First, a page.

But General Assembly resolution targeting occupation of Palestine may prove divisive.
General Assembly opens with a parade of congregational banners. (© 2015 Nancy Pierce)
With an interfaith theme of Heart Land: Where Faiths Connect and a strong focus on racial justice, General Assembly 2016, the annual meeting of the Unitarian Universalist Association, is expected to draw over 3,700 UUs to Columbus, Ohio, June 22–26. UU World will provide ongoing coverage throughout GA at uuworld.org/ga and on Twitter (@uuworld).
Major speakers include public radio host Krista Tippett, Moral Mondays leader the Rev. Dr. William J. Barber II, Planned Parenthood President Cecile Richards, and Black Lives Matter cofounder Alicia Garza. The UUA will also welcome the leaders of the United Church of Christ, the Union for Reform Judaism, and the Islamic Circle of America—the Rev. John C. Dorhauer, Rabbi Rick Jacobs, and President Naeem Baig—as well as representatives from the UUA’s longtime international faith partners.
“I am especially looking forward to using this GA to further our efforts at interfaith cooperation on all levels,” said UUA President Peter Morales. “I am convinced that multifaith cooperation is the wave of the future at both the national and local level.”
One of the business resolutions on the agenda may be a flashpoint for interreligious conflict, however. Unitarian Universalists for Justice in the Middle East (UUJME) has submitted a resolution calling on the UUA to divest from five corporations that benefit from Israel’s occupation of Palestine (see pages 99–101 in the Final Agenda PDF). The resolution is similar to resolutions adopted by Protestant denominations that Jewish groups have called anti-Semitic.
As the result of a new human rights screen on its investments, however, the UUA no longer owns stock in three of the companies, and never owned stock in the other two targeted by the resolution. UUJME plans to amend its resolution at a GA miniassembly to direct the UUA not to invest in corporations that benefit from the occupation of Palestine, said Curt Bell, a member of UUJME’s board of directors.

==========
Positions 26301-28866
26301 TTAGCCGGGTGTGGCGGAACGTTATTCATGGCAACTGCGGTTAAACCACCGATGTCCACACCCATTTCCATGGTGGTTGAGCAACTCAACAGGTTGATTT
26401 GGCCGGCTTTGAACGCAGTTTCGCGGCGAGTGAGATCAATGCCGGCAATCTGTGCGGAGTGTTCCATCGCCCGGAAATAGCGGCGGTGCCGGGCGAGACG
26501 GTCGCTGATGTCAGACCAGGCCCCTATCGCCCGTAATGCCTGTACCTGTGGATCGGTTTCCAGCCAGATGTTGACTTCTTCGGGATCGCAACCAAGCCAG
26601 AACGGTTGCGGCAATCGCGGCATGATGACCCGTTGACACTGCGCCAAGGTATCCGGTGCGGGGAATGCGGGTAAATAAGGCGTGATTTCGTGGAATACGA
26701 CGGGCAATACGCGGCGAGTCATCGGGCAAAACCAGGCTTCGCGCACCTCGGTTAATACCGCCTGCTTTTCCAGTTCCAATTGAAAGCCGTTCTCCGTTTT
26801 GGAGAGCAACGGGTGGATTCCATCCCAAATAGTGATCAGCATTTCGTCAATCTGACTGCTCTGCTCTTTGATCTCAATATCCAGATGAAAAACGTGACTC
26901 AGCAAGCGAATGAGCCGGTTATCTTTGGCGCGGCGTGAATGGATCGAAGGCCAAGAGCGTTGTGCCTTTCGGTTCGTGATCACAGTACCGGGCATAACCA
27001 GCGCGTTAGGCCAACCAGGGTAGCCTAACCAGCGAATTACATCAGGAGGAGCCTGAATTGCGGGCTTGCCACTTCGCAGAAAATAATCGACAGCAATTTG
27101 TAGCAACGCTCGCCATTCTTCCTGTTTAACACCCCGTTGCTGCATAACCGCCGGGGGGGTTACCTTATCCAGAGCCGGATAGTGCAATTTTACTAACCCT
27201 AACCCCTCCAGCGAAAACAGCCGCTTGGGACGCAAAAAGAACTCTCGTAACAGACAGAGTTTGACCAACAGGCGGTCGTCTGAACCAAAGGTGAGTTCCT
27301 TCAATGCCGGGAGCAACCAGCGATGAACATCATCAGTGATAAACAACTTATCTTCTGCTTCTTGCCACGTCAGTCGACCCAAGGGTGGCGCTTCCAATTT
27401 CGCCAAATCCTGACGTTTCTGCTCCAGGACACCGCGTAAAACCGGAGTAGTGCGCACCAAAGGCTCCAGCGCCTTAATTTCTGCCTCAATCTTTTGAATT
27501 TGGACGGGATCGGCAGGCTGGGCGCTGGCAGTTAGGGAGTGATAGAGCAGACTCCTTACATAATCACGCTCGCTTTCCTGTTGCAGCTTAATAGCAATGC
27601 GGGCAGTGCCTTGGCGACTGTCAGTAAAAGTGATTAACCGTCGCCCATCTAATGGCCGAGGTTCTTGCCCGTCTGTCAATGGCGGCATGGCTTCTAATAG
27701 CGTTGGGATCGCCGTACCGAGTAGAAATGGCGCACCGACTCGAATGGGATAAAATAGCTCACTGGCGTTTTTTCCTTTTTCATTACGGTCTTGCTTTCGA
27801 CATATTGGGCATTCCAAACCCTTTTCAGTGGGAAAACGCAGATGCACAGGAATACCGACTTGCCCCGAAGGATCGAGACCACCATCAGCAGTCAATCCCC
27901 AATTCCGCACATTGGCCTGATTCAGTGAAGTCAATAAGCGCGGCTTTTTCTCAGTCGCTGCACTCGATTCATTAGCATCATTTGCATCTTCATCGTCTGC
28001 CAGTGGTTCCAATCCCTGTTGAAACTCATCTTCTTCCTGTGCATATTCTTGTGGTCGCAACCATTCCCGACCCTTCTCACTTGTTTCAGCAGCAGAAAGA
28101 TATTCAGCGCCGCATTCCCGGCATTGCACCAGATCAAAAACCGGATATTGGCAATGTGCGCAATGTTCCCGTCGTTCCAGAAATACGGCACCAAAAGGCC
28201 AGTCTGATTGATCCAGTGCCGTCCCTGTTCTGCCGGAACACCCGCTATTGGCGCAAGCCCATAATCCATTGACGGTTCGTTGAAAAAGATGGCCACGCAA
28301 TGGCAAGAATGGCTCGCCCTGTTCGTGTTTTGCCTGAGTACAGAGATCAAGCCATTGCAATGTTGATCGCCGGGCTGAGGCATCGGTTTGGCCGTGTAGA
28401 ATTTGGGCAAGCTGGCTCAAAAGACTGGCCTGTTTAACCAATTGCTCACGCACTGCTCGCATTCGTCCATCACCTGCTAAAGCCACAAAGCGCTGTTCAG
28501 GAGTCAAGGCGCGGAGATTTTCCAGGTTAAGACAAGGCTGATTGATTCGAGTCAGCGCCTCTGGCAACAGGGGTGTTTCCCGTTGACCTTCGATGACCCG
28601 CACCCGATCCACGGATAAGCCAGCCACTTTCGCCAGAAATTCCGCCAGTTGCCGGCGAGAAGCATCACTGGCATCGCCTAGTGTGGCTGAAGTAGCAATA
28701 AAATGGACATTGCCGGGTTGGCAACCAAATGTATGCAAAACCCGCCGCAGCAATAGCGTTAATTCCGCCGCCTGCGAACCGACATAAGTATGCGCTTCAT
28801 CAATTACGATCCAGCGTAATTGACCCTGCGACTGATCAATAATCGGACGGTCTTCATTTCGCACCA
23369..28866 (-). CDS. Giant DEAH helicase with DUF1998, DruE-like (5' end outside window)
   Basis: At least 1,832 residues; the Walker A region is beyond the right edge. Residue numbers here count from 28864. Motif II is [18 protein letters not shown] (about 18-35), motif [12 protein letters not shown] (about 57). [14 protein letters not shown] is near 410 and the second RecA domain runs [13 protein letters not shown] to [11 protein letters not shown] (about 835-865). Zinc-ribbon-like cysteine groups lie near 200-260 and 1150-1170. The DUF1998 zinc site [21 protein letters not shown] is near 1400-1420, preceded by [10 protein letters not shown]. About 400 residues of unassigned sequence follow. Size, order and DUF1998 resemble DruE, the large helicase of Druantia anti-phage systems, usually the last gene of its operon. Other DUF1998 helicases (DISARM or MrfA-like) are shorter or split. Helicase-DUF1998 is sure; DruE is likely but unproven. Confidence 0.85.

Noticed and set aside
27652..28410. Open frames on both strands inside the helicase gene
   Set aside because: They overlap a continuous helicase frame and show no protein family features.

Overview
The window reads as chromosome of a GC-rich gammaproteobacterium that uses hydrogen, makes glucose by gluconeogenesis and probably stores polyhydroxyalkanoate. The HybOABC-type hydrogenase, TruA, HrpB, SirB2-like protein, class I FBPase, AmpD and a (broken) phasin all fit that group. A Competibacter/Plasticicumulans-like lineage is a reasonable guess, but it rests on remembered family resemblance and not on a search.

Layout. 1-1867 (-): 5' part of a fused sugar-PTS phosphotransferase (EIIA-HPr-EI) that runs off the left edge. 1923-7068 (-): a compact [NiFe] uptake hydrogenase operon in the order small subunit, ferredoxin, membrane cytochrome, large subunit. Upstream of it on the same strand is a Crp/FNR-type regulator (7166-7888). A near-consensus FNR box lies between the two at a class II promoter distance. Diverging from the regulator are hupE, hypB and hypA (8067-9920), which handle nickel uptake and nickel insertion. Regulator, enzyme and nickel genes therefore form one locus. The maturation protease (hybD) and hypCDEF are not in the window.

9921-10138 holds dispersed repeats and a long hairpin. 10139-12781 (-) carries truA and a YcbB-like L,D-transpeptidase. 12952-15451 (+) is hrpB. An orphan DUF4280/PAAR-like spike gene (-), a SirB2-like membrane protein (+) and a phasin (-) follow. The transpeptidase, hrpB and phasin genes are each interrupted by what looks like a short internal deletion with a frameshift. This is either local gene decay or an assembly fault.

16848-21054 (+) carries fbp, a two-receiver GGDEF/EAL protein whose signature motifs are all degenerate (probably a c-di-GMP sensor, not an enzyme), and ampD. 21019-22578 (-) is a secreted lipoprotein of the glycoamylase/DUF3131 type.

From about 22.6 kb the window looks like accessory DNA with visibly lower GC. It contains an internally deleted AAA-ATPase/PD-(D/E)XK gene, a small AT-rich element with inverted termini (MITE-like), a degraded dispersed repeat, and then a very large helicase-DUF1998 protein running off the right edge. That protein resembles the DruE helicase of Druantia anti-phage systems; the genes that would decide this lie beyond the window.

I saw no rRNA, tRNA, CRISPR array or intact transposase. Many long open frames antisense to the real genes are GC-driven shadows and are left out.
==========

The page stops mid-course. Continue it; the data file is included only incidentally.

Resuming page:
“It is going forward because there has been no public or explicit commitment to the issue of justice for Palestinians in the actions of the UUA,” in contrast to several other major denominations, said Bell, who noted that the resolution has garnered the support of a number of prominent UUs. (The General Assembly adopted an Action of Immediate Witness in 2002 calling for an end to U.S. military aid to Israel and condemning Palestinian terrorism but voted down an Action of Immediate Witness in 2010 calling for an end to the blockade of Gaza and the expansion of Israeli settlements in Palestinian territories.)
In the wake of last year’s difficult AIW process concerning the Black Lives Matter resolution, Moderator Jim Key said he has been looking for more opportunities for GA delegates to have respectful and constructive discernment of important issues before voting on them. As a result, Key has scheduled a panel discussion about the UUJME business resolution for Friday morning, June 24. John Sarrouf of the Public Conversations Project will facilitate the discussion, which will feature Farrell Brody, a UU member of Jewish Voice for Peace of Central Ohio; Dana Ashrawi, a UUJME board member; the Rev. Jay Wolin, treasurer of UUs for Jewish Awareness; and former UUA Moderator Denny Davidoff.
A workshop about the UUJME resolution will take place Friday afternoon, followed by a miniassembly where amendments will be considered. Delegates will debate and vote on the amendment resolution during Saturday’s general session.
“If it works, we’ll make this standard procedure to have a discussion day before a miniassembly” on controversial topics, Key said. He said he hopes people will come away from this GA excited about interfaith partnerships, about reimagining Unitarian Universalism as an association of covenanted communities, and about finding new ways to approach difficult debates with thoughtful periods of discernment.
In other business, delegates will decide whether to suspend voting on AIWs at the 2017 GA in New Orleans to allow more time for justice-focused programming. They will select one of four proposed Congregational Study/Action Issues (“Climate Change and Environmental Justice”; “A National Conversation on Race”; “Ending Gun Violence in America”; and “The Corruption of Our Democracy”). They will vote on a business resolution entitled “Thanksgiving Day Reconsidered.” And they will consider up to five AIWs brought to GA by petition.
Delegates will elect a new financial advisor, four trustees, and three members of the Nominating Committee in uncontested races. They will also have the opportunity to meet candidates running for election as UUA president in 2017.
GA’s most visible event will be an interfaith rally, “State of Emergence: Faith-Filled People Rally for Racial Justice,” on the steps of the Ohio Statehouse on Thursday afternoon, June 23, at 5 p.m. Speakers will include national and local leaders of the movement for black lives along with the presidents of the UUA, the United Church of Christ, the Union for Reform Judaism, and the Islamic Circle of America.